Y’all, I am so glad that we got to chat about budgets! Honestly, it’s something I thought that I had written more about on The Blog, but apparently I had not. After my last post, I got a number of different texts and messages about it, and I’m glad that we’re all hacking away at our finances together. It’s a process.
In the same way that we set our budget annually, each year, we sit down together to review our spending (and saving) over the past year and to discuss what the upcoming year will look like. This happened over New Year’s Day weekend for us.
To track our spending/savings, Marcus uses a combination of an Excel spreadsheet, Mint.com and good old pencil and paper. Once he ran all of our numbers, and we had a better understanding of what our financial picture in 2016 would be, it was time to discuss.
The good news is that last year, we saved $$$. As you know, this is always a part of our plan.
One thing my parents said repeatedly when I was growing up besides pay yourself first and all of that was that we should “delay” our raises. Which is to say that when we got a raise, instead of changing our standard of living to match it, we should just keep living the same way. I would have to say that over the last five years, we have pretty much done just that. There are some areas where we have given ourselves small raises over the years (groceries, allowance, miscellaneous budget all come to mind) but we have really worked to continue to keep our lifestyle the same. We simply do not need more. This allows us to save 10% of our income in our 401(k)s and an additional 10% of our income as cash/investments. This also allows us the luxury of being able to separately budget for things like travel, without touching our savings. MOM AND DAD YOU WERE RIGHT, OKAY? If you’re not currently “delaying” raises and you have the cash flow to do it, I cannot even tell you how much I would recommend this technique.
My biggest personal victory of 2015 is that we were $360 under on our grocery budget. At first I thought that maybe we had just way over-budgeted for groceries, but when I broke down the number as a weekly amount, it factored out to about $7 of savings per week. I think we can all agree that it would not be very hard to blow an extra $7 per week in groceries. This means that meal planning along with all of those mass-purchases of skin-on, bone-in chicken thighs at $0.99/lb and LaCroix when it’s on sale have been paying off! We have also been blessed in that a new ALDI opened 3.5 miles from our house, where before, the closest store was 9 miles away. That means that if we need some mid-week groceries, we can now make an ALDI run versus going to Cub, which will probably save us additional cash.
Our biggest continual struggle is keeping our “miscellaneous” budget under control. If I had to put a wager on what it is that brought us over for this year, it was a combination of wedding gifts and maternity clothing purchases. There’s really nothing to be done about it now, but we have to keep an eye on what we’re spending there in the next year. This also has me thinking that I could probably apply the chicken thigh/LaCroix rule to this area as well with toilet paper, paper towels, and our toiletries. If you asked me, I could tell you what kind of toiletries I use, but nothing about Marcus’ and absolutely nothing about our paper products. Here, then, is a financial resolution for 2016: Figure out the brands we use for all toiletries and paper products, and start purchasing these things when they are on sale. Any amount of money this allows us to save in 2016 would be a victory.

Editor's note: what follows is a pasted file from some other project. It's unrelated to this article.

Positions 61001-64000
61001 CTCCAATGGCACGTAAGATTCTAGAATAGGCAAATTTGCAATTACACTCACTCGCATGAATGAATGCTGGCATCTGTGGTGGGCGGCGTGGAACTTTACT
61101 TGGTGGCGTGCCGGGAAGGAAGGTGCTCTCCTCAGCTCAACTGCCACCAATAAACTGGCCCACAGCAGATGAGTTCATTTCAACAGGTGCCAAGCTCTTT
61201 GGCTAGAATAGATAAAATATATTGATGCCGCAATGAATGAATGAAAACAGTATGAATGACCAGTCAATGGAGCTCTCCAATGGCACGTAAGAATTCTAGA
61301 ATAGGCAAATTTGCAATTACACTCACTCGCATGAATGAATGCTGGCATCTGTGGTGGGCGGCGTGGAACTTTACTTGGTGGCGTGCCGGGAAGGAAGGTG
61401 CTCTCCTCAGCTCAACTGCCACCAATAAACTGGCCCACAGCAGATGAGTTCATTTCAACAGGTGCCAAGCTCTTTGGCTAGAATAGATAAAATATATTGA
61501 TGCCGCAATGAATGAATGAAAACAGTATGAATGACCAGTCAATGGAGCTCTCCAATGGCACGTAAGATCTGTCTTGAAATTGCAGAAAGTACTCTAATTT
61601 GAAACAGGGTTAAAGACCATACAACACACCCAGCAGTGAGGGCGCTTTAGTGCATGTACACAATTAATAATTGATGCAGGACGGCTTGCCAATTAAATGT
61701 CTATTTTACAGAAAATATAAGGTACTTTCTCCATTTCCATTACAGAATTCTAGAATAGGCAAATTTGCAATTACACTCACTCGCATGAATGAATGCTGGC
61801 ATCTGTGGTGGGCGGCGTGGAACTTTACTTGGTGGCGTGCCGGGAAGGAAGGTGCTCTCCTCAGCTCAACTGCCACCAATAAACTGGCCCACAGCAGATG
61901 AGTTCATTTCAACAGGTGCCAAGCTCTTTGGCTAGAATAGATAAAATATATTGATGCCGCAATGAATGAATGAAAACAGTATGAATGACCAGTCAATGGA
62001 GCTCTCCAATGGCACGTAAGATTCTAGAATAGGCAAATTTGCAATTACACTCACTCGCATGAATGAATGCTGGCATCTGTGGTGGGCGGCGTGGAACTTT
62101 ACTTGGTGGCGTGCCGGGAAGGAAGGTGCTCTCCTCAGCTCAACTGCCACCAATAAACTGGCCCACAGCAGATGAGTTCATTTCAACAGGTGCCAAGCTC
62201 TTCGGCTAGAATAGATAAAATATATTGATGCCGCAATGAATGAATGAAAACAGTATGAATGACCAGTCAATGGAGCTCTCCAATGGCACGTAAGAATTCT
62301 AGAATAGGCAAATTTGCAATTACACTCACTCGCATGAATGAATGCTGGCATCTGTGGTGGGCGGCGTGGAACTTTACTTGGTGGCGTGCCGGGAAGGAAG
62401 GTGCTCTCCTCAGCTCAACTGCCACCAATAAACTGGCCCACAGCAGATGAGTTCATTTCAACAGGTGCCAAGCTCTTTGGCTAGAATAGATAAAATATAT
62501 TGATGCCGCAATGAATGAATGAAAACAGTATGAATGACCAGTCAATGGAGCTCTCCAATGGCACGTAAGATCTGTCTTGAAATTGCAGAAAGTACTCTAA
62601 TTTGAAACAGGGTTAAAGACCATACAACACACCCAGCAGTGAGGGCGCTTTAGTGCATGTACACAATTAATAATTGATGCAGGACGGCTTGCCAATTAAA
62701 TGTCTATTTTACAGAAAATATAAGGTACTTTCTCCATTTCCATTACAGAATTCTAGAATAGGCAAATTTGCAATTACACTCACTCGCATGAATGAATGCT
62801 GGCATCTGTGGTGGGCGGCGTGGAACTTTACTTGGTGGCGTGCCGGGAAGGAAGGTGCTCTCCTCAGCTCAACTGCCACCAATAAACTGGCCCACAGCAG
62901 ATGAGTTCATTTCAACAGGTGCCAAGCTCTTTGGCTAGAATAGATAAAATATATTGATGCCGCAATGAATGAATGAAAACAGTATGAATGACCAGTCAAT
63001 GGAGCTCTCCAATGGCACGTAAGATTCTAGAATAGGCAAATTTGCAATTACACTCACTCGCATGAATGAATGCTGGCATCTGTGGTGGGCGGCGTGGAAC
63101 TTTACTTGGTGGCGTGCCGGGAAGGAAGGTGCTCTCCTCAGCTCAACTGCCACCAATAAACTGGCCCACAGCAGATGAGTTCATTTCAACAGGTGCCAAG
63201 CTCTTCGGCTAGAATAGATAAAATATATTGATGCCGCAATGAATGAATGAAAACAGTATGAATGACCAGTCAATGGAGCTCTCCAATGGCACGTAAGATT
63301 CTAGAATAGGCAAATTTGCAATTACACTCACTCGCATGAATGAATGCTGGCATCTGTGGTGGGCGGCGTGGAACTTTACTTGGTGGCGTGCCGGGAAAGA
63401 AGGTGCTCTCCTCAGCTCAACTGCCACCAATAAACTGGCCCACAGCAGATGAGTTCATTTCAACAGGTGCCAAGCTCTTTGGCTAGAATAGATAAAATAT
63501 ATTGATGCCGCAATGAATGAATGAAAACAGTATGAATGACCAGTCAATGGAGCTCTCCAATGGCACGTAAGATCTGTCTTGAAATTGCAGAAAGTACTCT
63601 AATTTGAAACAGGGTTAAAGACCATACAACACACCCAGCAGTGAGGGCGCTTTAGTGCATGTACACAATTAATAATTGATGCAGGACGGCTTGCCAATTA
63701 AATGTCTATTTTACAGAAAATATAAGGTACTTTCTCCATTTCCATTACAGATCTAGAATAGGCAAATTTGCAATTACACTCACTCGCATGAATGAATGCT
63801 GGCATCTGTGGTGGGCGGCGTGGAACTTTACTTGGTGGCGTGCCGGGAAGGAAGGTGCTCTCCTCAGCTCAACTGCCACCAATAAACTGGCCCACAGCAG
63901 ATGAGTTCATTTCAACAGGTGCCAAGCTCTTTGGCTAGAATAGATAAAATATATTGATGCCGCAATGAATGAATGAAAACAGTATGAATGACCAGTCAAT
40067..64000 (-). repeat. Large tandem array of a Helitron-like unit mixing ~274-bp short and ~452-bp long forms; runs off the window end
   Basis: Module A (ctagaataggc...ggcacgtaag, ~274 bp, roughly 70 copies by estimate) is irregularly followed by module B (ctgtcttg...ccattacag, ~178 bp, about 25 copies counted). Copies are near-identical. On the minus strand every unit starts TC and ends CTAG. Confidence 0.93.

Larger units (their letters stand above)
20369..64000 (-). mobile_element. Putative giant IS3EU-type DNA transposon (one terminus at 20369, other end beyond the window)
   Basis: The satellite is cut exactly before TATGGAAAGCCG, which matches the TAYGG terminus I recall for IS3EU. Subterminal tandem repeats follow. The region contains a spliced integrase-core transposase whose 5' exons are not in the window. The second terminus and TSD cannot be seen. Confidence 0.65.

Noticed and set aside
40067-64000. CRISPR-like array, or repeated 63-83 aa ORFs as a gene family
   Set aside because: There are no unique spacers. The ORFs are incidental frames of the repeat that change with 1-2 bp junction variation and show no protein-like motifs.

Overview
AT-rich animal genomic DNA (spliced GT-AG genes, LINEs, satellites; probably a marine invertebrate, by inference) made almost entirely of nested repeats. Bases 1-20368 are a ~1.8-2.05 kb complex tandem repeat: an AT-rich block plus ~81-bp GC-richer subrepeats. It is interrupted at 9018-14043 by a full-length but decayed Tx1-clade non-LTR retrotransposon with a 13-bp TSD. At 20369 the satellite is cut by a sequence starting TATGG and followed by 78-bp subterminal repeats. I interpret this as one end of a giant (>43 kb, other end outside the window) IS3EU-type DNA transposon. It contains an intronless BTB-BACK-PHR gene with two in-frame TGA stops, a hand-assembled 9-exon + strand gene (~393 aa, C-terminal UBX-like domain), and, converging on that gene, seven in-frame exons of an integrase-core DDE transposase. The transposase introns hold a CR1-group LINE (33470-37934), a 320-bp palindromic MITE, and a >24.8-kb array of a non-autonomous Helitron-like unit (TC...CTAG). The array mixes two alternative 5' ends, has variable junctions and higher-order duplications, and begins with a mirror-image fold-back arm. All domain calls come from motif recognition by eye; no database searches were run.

We also talked about expenses and our mortgage. A few years ago, we made the decision to start making extra payments on our mortgage on a monthly basis. From time to time throughout the year, we also make an additional full payment. Slowly, but surely, we are chipping away at that principal! As I am sure you are coming to understand, this is just one of the many cool things we spend our money on instead of treating me to that Chanel purse I have been coveting for ages. Someday I will have that bag, but until then, a girl can dream.
While we were in the midst of this discussion, I also had the ah ha! revelation that of our friends who are homeowners (which is most of all them at this point), we have the smallest house by far. I suppose if it has taken me six years to realize this, then it is clearly not an area in which I feel any sort of desire to keep up with the Joneses. Will we live in our townhouse forever? No. But for the next few years? Absolutely yes. Honestly, now that the second bedroom has been converted from Marcus’ closet/seldom-used guest room to Marcus’ closet/nursery, we will get the most use out of that space that we ever have. That’s actually sort of energizing to me.
Once again, this is a post where I asked for Marcus’ input, because it takes two of us to deal with our finances. This week, he would like you all to know that while we do a BIG review of the past year and upcoming year on an annual basis, we also work to have a dialogue about our spending fairly regularly. He feels that at a minimum, you should be analyzing and assessing current spending and budget status on a monthly basis if you aren’t talking about your money regularly. He also noted that as far as his budget monitoring goes, if we are on-budget, he doesn’t mention anything to me, but if we are going over-budget, he does so that we can work together to correct it. Do what works for you.
What are your savings strategies?